Adds Indian Bharat Forge as a partner on drones
India as a market now seems like top-priority for US- based General Atomics Aeronautical Systems Inc (GA-ASI) which has just announced a partnership with Indian company Bharat Forge Limited to manufacture main landing gear components, subassemblies, and assemblies of the drones of General Atomics.
This is second major partnership for the ‘make in India’ road map announced by the US company on January 3 from its headquarters at San Diego. Just three months ago, in October last year, the company had announced a tie up with an Indian Artificial Intelligence (AI) Company ‘114ai’ as its first partnership.
India is looking to procure 30 Predator MQ-9B drones, ten each for the Army, Navy and the IAF under a possible $ 3 billion deal to tackle a growing threat of China from across the Himalayas and at sea. India already uses two un-armed variants of the for surveillance, which it had leased from General Atomics.
At the announcement for partnership with Bharat Forge, Dr Vivek Lall, Chief Executive, General Atomics Global Corporation said “GA-ASI is eagerly looking forward to working with Bharat Forge in the critical field of aerostructure manufacturing.”
Dr Lall is an experienced hand in the Indian market having worked on several successful sales from the US to India in the past.
Part of the Kalyani Group, Bharat Forge is the largest repository of metallurgical know-how, design and engineering expertise, and manufacturing prowess in India.
Baba Kalyani, Chairman and Managing Director, Bharat Forge Limited, said, “Aerospace is a high ‘technology intensive’ domain, which relies on product integrity, reliability, and zero defect.”.
Bharat Forge Limited has a state-of-the-art, digitally integrated manufacturing, assembly, and testing facility for aerospace components and systems. It manufactures structural and engine parts and subsystems for aircraft and engines for both civil and military applications. Its impressive portfolio includes aircraft turbine and compressor manufacturing; high-end aero engine components like blades, discs, and shafts; and airframe components, including aircraft landing gear, in keeping with the latest technology and design trends, while maintaining high quality standards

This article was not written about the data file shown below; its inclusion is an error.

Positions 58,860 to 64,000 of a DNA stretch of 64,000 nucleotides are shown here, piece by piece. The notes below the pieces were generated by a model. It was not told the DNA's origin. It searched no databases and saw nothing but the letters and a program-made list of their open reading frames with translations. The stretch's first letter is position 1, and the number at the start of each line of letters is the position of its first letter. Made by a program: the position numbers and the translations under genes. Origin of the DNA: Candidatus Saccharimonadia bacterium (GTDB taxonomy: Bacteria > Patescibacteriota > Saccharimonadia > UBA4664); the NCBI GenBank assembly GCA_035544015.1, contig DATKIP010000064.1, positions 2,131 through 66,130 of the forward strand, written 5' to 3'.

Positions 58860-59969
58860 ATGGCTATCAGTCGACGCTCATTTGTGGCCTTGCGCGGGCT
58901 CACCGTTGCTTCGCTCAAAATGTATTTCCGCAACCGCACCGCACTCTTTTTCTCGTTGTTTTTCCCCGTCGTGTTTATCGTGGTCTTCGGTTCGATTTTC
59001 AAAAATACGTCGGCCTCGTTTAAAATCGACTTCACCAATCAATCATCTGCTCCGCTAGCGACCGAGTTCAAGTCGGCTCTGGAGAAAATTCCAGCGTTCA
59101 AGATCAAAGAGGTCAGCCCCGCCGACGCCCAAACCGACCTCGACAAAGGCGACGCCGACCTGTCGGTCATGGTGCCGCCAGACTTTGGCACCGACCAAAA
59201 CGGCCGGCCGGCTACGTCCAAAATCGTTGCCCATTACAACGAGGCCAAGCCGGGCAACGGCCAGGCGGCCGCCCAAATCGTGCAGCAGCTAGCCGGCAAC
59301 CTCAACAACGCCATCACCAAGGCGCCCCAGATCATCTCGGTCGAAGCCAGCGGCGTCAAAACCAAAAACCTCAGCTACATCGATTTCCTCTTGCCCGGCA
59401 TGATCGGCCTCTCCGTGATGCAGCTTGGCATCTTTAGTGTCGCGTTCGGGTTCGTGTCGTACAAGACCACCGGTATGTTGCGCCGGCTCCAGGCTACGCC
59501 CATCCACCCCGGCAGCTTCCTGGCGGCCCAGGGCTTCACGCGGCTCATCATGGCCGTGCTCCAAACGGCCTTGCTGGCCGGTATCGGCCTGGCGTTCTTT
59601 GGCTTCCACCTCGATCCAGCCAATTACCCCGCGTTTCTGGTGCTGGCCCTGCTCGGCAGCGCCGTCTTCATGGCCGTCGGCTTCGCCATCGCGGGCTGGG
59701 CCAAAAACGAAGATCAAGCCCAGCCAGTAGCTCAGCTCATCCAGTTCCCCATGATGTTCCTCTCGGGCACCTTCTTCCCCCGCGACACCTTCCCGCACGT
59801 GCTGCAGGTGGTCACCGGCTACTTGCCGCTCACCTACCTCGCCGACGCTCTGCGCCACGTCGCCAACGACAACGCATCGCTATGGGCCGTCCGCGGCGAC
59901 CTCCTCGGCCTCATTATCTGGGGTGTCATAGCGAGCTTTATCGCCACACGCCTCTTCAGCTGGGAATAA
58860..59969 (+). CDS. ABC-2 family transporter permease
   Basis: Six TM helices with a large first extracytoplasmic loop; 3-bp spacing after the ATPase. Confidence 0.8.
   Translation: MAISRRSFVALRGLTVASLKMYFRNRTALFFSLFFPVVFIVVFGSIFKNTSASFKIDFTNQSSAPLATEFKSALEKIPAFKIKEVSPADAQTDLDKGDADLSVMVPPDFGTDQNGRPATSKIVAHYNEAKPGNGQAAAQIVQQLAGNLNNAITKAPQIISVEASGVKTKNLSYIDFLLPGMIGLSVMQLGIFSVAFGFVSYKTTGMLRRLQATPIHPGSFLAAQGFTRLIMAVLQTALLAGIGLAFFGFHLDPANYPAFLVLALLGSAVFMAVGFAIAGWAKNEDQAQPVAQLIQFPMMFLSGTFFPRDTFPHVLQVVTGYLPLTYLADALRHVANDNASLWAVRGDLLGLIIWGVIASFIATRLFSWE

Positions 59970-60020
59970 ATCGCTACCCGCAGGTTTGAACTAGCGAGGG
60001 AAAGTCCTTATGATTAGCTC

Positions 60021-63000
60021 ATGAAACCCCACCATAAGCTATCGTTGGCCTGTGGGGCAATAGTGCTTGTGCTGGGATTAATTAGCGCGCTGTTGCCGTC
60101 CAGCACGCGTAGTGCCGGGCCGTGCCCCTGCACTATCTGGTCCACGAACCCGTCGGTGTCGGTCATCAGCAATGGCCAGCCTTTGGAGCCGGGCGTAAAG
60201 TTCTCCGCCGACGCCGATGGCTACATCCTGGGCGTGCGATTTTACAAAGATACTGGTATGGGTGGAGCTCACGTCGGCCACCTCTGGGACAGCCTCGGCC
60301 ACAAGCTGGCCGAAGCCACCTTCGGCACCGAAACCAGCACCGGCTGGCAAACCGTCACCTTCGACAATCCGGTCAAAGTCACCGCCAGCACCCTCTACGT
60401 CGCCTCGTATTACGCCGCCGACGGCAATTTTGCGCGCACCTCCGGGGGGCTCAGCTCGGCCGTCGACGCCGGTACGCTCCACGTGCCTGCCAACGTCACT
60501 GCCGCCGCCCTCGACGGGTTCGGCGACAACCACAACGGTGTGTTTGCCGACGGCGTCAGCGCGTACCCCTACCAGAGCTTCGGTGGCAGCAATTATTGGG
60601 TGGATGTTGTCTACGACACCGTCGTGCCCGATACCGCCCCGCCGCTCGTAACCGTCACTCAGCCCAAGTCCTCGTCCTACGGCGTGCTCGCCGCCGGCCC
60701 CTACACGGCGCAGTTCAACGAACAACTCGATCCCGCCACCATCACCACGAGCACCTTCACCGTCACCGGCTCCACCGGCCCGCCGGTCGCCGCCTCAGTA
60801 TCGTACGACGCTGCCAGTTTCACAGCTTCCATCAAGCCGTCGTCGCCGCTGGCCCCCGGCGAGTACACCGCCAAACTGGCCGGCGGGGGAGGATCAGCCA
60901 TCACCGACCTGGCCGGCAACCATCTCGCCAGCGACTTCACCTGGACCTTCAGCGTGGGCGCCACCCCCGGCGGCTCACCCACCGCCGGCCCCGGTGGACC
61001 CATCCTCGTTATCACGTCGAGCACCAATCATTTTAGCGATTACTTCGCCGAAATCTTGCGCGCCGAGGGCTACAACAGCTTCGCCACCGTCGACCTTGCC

GA-ASI is confident that its collaboration with Bharat Forge will result in significant capability-building for both companies and provide an impetus to the Indian unmanned aircraft industry, the GA-ASI statement said.
India, for long, has been in a decision-mode on procuring 30 long distance armed drones , the MQ9B. The Indian Navy Chief Admiral R Hari Kumar had last month, on being asked about the progress of the project of procuring 30 armed drones had said: “It is at a stage where we are discussing if numbers need to be rationalised or kept at 30”, he responded.
On the ability of the leased drones used by the Navy he said “We found great value, it provides much reach in terms of surveillance in the Indian Ocean Region”.
India armed forces face an increasing threat from China, and are looking at a greater number of unmanned systems to carry out strikes from air at targets on land, in air and at sea. India is seeking separate configuration for each of the three armed forces.
Under its ‘make in India’ policy wants foreign original Equipment Manufacturers to join hands with Indian companies and include them in the global supply chain.
General Atomics Aeronautical Systems, Inc. (GA-ASI), an affiliate of General Atomics, is a leading designer and manufacturer of proven, reliable Remotely Piloted Aircraft (RPA) systems, radars, and electro-optic and related mission systems, including the Predator RPA series.
Its systems have done seven million flight hours of long endurance, mission-capable aircraft with integrated sensor and data link systems required to deliver persistent flight that enables situational awareness and rapid strike. The company also produces a variety of ground control stations and sensor control/image analysis software, offers pilot training and support services, and develops meta-material antennas